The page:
LAN/WAN 160 is a network connection to couple merchant 120 with purchaser's bank 140 to request payment of an e-check to merchant's bank 150 and to couple purchaser's bank 140 with merchant's bank 150 to transmit the payment based upon the e-check. In some embodiments, LAN/WAN 160 may include a network within a store or within a bank coupled via Ethernet, optical media like OptiConnect, or the like. In several embodiments, LAN/WAN 160 also couples with the Internet via a cable modem, a digital subscriber line (DSL), a T1 line, a T3 line, or the like. In further embodiments, LAN/WAN 160 may include a network of temporary connections such as connections via a telephone system.

Purchaser's bank 140 may include a bank or a computer system for a bank to process debits from purchaser's account 144. In particular, purchaser's bank 140 may include e-check clearer 142 and purchaser's account 144. Upon receiving an e-check from merchant 120 based upon a transaction involving check 115, e-check clearer 142 may verify the account number of purchaser's account 144 and compare the amount 218 to the balance of purchaser's account 144 to determine whether the transaction should be approved. In further embodiments, the check number may be compared with the check number of previously processed checks to verify that the same check 115 is not being processed again. In one embodiment, when additional information such as purchaser's driver license number, name, PIN and/or other identifying information is included in the e-check 200, e-check clearer 142 may compare that information with information associated with purchaser's account 144 to confirm authorization to access funds in the account.

Once e-check clearer 142 determines that the funds are available in purchaser's account 144, e-check clearer 142 may transmit a confirmation to POS terminal 130 and transfer the funds to merchant's account 152 via LAN/WAN 160. In other embodiments, purchaser's bank 140 may transfer the funds to merchant's account 152 and merchant's bank 150 may confirm the receipt of the funds with POS terminal 130.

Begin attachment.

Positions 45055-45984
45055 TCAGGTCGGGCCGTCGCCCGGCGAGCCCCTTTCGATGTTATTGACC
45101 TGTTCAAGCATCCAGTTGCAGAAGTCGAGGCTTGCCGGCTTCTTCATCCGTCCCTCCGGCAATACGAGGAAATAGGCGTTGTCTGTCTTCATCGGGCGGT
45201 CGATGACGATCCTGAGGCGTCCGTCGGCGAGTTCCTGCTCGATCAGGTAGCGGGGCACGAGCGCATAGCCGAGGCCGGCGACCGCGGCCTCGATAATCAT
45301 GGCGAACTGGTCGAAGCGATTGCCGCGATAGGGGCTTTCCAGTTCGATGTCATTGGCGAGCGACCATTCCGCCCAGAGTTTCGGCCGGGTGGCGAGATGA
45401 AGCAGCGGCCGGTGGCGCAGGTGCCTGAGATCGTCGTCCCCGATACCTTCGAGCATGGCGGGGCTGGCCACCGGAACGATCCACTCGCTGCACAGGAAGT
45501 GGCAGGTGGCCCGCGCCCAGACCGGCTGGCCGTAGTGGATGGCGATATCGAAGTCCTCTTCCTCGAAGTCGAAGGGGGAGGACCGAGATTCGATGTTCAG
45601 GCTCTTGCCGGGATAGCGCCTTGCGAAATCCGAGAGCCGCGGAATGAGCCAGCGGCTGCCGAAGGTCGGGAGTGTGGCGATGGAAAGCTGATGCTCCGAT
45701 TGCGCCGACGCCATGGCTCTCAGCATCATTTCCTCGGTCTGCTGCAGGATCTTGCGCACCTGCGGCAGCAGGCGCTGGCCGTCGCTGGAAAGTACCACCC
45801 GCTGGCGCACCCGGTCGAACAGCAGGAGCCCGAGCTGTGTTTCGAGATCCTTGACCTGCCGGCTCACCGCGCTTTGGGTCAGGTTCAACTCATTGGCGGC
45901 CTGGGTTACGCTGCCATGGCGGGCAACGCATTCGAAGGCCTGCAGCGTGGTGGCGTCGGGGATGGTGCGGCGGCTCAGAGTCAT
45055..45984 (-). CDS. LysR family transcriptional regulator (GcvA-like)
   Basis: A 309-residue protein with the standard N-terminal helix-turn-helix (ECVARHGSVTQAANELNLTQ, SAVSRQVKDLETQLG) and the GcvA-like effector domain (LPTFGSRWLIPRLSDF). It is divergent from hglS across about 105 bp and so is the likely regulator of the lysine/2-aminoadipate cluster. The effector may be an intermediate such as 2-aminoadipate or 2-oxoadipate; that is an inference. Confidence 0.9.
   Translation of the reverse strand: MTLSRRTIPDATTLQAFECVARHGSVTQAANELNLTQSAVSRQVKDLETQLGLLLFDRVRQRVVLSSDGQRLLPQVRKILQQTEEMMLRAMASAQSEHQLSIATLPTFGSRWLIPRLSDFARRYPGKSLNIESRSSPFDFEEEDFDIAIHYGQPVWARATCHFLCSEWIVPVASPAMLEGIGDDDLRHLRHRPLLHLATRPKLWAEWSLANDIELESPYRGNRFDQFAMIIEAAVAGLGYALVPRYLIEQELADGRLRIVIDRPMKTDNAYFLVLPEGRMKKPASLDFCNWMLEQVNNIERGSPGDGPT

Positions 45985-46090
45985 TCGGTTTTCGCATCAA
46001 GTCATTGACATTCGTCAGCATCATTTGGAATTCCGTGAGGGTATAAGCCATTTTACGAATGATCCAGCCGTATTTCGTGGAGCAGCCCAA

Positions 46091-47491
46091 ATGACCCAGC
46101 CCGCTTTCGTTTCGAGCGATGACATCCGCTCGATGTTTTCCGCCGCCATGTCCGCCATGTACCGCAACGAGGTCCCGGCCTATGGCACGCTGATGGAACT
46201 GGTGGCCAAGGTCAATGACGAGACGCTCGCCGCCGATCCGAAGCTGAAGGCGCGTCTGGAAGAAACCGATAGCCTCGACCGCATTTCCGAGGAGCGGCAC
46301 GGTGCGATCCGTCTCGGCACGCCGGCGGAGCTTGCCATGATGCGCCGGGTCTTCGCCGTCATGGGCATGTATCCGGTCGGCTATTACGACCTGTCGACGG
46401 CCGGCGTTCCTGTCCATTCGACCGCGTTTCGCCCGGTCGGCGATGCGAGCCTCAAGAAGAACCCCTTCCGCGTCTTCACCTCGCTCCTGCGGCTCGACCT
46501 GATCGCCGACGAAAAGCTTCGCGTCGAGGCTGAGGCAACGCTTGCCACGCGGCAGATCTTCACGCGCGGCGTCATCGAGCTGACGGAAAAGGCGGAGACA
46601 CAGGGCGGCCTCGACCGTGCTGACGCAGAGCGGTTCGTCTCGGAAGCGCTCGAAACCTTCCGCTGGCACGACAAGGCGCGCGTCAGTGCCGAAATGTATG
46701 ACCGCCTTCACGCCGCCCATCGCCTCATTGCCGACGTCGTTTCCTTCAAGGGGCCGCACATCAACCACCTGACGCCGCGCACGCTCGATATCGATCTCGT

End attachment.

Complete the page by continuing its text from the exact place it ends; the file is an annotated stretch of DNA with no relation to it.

FIG. 3 depicts an embodiment of a POS terminal 300 to generate and process an e-check transaction. POS terminal 300 includes hardware and software adapted to generate the e-check based upon receipt of a check 305 and to transmit the e-check to a bank for payment based upon the routing number inscribed on check 305. POS terminal 300 may be any type of processor-based device like a desktop computer, a laptop, a PDA, or the like that can be adapted to generate and transmit an e-check. For example, POS terminal 300 may comprise a processor-based cash register at a department store. The cashier that operates the cash register may receive check 305 as payment for some merchandise and insert check 305 into POS terminal 300. Upon generating an e-check, POS terminal 300 may locate an IP address associated with the routing number of the purchaser's account and interact with the purchaser's bank via bank Application Program Interface (API) 364 to clear check 305. In other embodiments, POS terminal may interface with a second computer system that will facilitate clearance of check 305 by utilizing the corresponding e-check.

POS terminal 300 may include an image scanner 310, a character scanner 320, an input device 330, a check printer 340, an e-check generator 350, and a transmitter/receiver 360. Image scanner 310 may include optical sensors to create an electronic representation from check 305 that can be included in an e-check. The electronic representation may include an image file and may be transmitted to e-check generator 350.

Character scanner 320 may determine the routing number, account number and, possibly, the check number on check 305. More specifically, character scanner 320 may include magnetic sensors coupled with a MICR 322 to read magnetic ink used to print the routing number, account number, and check number on the check 305. In some embodiments, character scanner 320 may include logic that couples with the optical sensors of image scanner 310 such as optical character recognition 324 to determine the routing number, account number, and check number on the check 305. In such embodiments, optical character recognition 324 may also read the numbers from the check to determine the amount of currency represented by check 305.

Input device 330 may include a keypad and/or voice recognition logic to allow the cashier to enter the amount of currency check 305 represents and, in some embodiments, the check number, driver's license number, and/or other data. In further embodiments, input device 330 may include a private keypad that can be operated by the purchaser to privately enter a PIN and/or password to facilitate identification of the purchaser by the purchaser's bank.

Check printer 340 may be integral to a system including image scanner 310 and character scanner 320 to deface the check 305 or print a record of the transaction on the check 305. For example, upon recording the data from the check, as well as the check image in an e-check, POS terminal 300 may deface check 305 so check 305 is no longer negotiable. The e-check then effectively or actually becomes the negotiable instrument, taking over the role from check 305.